Catholic thinker to head US religious freedom commission

Robert George speaking at the Catholic Information Center on Feb 23 2012 Credit Michelle Bauman CNA CNA US Catholic News 1 9 13 Robert George speaking at the Catholic Information Center on Feb. 23 2012. | Michelle Bauman-CNA.

Princeton law professor Robert P. George has been elected as chair of the US Commission on International Religious Freedom, giving the prominent Catholic thinker a leading role in policy recommendations for the US government.

George said July 23 that religious freedom is the "most fundamental of human rights."

"I am deeply honored that my colleagues have entrusted me with this position of leadership. I have big shoes to fill," he said, praising his predecessor, Dr. Katrina Lantos Swett, for promoting religious liberty.

"It will be my constant endeavor to live up to her outstanding example as USCIRF works to ensure that the cause of religious freedom, understood in its most robust sense, is given the high priority it deserves in the formation and execution of U.S. foreign policy," George continued. "While much has been accomplished, much remains to be done."

The commission monitors the state of freedom of religion, thought, conscience or belief as defined by the Universal Declaration of Human Rights and other international agreements. The commission gives independent policy recommendations to the President, the Secretary of State, and Congress.

George is the McCormick Professor of Jurisprudence and Director of the James Madison Program in American Ideals and Institutions at Princeton. He is an expert in the natural law legal and moral philosophy. He is the author of several books, including one defending the life of the human embryo.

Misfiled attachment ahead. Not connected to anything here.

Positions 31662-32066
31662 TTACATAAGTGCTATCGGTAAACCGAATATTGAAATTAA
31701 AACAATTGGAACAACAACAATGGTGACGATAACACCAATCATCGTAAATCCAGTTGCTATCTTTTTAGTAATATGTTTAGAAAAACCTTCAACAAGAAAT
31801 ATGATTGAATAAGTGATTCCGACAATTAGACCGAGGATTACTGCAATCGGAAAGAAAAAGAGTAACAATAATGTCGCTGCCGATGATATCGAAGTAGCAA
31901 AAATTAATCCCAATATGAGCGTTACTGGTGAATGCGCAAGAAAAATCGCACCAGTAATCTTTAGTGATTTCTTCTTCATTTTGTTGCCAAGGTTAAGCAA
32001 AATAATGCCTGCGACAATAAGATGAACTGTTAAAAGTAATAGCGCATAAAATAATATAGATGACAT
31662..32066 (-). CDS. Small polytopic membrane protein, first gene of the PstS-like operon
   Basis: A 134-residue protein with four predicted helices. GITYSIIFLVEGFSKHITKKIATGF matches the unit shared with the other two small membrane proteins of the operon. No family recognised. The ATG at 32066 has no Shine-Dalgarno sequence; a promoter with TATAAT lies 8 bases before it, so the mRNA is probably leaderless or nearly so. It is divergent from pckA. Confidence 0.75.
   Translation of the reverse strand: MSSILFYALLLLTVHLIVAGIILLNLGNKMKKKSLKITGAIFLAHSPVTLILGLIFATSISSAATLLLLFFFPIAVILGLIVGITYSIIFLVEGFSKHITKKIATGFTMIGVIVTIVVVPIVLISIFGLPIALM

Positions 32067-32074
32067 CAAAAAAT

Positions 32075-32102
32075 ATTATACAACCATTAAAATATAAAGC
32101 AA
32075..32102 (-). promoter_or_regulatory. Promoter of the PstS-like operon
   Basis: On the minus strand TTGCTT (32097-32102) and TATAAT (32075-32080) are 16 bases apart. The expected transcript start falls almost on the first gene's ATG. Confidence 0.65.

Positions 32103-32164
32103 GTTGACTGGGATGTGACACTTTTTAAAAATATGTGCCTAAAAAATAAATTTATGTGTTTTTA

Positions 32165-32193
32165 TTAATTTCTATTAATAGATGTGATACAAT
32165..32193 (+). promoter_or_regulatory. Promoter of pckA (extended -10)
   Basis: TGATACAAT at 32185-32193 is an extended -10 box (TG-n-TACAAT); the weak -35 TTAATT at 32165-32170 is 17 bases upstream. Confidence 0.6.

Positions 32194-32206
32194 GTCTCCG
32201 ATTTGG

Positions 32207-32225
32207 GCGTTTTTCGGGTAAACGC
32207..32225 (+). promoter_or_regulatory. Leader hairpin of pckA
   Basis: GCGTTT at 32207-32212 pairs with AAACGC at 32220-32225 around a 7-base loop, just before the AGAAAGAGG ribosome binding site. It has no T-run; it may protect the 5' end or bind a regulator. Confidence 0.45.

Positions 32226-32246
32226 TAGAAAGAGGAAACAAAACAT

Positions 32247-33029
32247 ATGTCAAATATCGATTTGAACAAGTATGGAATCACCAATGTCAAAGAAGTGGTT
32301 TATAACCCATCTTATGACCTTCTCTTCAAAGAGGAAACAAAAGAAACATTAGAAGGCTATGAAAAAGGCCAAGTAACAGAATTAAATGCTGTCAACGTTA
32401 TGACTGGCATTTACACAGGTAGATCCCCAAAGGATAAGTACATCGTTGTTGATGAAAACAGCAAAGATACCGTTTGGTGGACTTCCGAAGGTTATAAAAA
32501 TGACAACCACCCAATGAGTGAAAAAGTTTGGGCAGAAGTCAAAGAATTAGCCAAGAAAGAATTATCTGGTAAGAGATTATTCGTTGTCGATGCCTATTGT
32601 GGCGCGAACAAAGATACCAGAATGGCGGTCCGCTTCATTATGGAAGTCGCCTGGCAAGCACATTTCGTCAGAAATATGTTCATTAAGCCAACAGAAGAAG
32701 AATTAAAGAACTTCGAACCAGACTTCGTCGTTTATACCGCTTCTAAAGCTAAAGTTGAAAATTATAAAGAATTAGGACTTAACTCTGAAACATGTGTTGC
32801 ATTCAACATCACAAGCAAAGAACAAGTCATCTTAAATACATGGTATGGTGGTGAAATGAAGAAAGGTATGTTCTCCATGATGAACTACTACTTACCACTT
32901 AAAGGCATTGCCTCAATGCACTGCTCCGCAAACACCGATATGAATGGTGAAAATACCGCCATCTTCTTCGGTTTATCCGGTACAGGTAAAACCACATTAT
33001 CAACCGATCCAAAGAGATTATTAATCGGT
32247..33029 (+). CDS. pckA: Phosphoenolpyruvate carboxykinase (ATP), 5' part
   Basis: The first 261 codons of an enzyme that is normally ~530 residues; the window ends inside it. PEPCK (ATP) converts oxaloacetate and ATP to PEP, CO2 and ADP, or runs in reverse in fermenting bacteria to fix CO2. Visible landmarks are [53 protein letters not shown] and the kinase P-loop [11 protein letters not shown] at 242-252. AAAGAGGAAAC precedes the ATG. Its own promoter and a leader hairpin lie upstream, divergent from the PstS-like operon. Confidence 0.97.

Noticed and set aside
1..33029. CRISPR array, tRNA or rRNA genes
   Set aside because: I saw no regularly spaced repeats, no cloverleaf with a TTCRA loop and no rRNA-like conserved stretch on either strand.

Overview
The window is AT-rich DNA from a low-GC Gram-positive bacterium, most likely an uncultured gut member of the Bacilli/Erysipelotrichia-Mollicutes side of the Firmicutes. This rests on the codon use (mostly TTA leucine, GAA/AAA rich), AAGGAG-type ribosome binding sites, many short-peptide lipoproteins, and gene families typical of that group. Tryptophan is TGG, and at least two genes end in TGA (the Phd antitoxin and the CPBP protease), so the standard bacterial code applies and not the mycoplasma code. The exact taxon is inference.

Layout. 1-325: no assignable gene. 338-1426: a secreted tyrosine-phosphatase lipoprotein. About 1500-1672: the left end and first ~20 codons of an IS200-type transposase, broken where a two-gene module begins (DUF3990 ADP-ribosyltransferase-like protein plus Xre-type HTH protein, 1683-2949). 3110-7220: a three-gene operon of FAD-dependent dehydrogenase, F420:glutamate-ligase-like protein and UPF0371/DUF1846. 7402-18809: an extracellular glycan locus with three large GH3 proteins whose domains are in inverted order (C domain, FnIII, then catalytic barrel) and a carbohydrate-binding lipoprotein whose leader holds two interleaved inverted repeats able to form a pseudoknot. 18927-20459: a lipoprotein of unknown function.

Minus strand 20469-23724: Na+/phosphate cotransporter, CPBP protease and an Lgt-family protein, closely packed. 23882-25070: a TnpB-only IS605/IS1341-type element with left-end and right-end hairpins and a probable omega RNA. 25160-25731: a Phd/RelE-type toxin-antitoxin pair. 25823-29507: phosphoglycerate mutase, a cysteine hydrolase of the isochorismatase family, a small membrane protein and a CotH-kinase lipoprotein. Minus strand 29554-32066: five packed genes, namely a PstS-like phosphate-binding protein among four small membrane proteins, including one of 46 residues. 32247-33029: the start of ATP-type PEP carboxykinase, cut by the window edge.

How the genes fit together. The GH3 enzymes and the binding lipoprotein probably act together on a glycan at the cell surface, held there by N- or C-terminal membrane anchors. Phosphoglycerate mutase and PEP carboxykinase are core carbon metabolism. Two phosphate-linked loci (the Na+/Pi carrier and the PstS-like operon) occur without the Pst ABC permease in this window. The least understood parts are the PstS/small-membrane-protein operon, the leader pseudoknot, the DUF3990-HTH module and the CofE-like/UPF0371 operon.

Speaker of the House John Boehner appointed George to the religious freedom commission in 2012.

Dr. Lantos Swett, the outgoing chair of the commission, said she was "honored" to have worked with George in "the struggle to guarantee religious freedom abroad for people of every faith and shade of belief."

"He is a true human rights champion whose compassion for victims of oppression and wisdom about international religious freedom shine through all we have accomplished this past year," she said.

Lantos Swett said the bipartisan commission is "united in its admiration" for George's skills as a religious freedom advocate.

George has served on the President's Council on Bioethics and on the U.S. Commission on Civil Rights. He was a judicial fellow at the U.S. Supreme Court and served on UNESCO's Word Commission on the Ethics of Scientific Knowledge and Technology. He is a member of the Council on Foreign Relations.

George co-wrote the Manhattan Declaration, a 2009 document that advocated the defense of religious liberty, traditional marriage, and the sanctity of human life in the United States. Over 500,000 people, including several hundred important Christian religious leaders, signed the document.

He is a present or former board member of the Becket Fund for Religious Liberty, the Institute on Religion and Democracy and the Family Research Council. He has also held editorial board positions for publications including Touchstone, First Things and Public Discourse.

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